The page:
The final weeks before school begins almost seem a bit surreal. Those involved with the schools are enjoying the last days before the bells begin to ring on the various campuses and institutions. Places like the library are wrapping up their summer reading logs, and we notice a shift in the population using the library. And educators are mentally preparing their classrooms, their schedules and watching a shift in their lives.


The library staff members meet monthly to try to keep everyone informed about changes, problems and other issues that need discussed and communicated to all. This time of year, we are all a bit punchy, as summer months create very high levels of activity, and we are all a bit more tired. But the joy of seeing new and long-standing patrons excited about their books and reading materials, building lifelong learners, and helping those who need just a little more assistance keeps us all happy and feeling blessed for the community we are working in.


This doesn’t mean we don’t ever make mistakes. One of the reasons we meet regularly is to continuously try to improve our service, learn new skills and be more capable of assisting our public. At our last staff meeting, we discussed the difficulty of helping at times. With so much information at our fingertips, it seems impossible that we can’t find the answers to all questions…but we can’t.


Probably the most difficult is how to help people “find” other people. Telephone books don’t include cell numbers and more people use cell phones today than land lines. Databases that used to help are now mostly fee paid per use. The more the information seems to be out there, the more elusive it has become. We know we can’t just hand people telephone books anymore to help them locate the long-lost.


We try to be pleasant at all times, but we all have off days. We all make mistakes, but librarians tend to take it a bit more personally. We don’t all handle things the same way, some have more skills than others, some are more diplomatic, some more friendly, some are easily frustrated, some have incredible patience. We don’t live in a perfect world, nor do we have perfect days, and as great as I think our staff is, we don’t have a perfect staff. (But it’s a darn good one!)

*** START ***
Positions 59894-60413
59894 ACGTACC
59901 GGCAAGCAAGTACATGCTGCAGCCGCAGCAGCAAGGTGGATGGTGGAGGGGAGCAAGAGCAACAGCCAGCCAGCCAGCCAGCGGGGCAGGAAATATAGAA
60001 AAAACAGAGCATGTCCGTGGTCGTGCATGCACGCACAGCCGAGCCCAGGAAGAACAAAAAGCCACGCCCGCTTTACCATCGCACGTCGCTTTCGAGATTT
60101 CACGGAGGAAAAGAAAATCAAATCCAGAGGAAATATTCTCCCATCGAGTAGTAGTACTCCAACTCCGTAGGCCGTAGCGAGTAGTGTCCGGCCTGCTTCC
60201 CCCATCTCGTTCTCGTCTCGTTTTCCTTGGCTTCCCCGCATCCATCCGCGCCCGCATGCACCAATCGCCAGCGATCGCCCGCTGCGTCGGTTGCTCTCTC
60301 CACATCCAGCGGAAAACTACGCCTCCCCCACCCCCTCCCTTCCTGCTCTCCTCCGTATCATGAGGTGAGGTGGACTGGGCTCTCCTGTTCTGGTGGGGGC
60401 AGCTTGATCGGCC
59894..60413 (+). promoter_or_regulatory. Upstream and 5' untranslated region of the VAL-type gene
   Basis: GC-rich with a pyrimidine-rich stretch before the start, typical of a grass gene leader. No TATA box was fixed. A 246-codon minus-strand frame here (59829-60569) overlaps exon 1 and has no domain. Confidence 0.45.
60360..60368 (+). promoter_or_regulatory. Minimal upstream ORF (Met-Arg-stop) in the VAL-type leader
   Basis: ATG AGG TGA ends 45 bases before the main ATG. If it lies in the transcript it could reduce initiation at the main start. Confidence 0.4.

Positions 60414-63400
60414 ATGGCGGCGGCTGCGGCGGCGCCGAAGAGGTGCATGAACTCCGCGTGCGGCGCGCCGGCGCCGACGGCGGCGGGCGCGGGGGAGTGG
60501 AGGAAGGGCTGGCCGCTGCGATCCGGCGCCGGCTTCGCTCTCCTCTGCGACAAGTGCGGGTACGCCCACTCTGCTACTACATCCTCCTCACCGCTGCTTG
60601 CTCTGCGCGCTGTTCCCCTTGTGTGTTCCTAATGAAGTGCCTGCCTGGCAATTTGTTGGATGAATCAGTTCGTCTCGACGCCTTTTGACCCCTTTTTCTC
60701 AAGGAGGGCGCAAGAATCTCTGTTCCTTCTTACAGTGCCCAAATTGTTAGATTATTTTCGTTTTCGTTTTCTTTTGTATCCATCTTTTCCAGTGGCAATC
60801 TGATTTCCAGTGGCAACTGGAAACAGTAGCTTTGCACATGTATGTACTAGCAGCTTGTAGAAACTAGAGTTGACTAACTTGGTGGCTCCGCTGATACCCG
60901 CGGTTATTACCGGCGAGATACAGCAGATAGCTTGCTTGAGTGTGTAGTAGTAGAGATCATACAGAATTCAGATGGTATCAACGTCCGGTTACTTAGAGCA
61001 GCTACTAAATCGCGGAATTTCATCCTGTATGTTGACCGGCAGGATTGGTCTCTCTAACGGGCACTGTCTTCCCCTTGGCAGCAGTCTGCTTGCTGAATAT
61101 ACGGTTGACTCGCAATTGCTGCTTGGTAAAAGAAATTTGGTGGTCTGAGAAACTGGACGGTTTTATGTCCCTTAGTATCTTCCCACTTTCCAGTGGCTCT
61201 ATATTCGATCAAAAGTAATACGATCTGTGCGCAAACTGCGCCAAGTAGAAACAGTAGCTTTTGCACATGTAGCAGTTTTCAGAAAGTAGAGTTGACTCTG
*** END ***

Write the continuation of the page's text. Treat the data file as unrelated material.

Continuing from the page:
When things change, whether it is the technology we have in our pockets, or the computers at the library, some think we have an inside track to the answers. Most of the time, we have to stop and figure out what changed, no one warns or trains us. And we do our best to troubleshoot problems, find alternative ways to resolve the issue, and hopefully teach the patron we are trying to help. For all the different software, devices and apps that are out there, there is not a single source of training to “fix” the many problems that arise.


While we don’t have all the answers, we do have staff willing to try to help. And sometimes that help means we have to study the situation, try a few things, and then just guess…hoping something will work.


This is the one job skill that is hard to teach, and it’s what makes libraries still relevant. We try hard to find solutions, to find information, to qualify answers, to find resources. We can’t always do it. When that happens we are discouraged, as this is our job. But we want our community to know that we are doing our best, we do care about the needs of our very young and our very old, and everyone in-between. We wish it wasn’t getting more complicated all the time. But we are here to help the best we can, and hope everyone understands that we can be stumped, we get frustrated also, and that is when we have to take a leap of faith.


It’s a strange world today. Hopefully together we can cope with the changes in store for us next.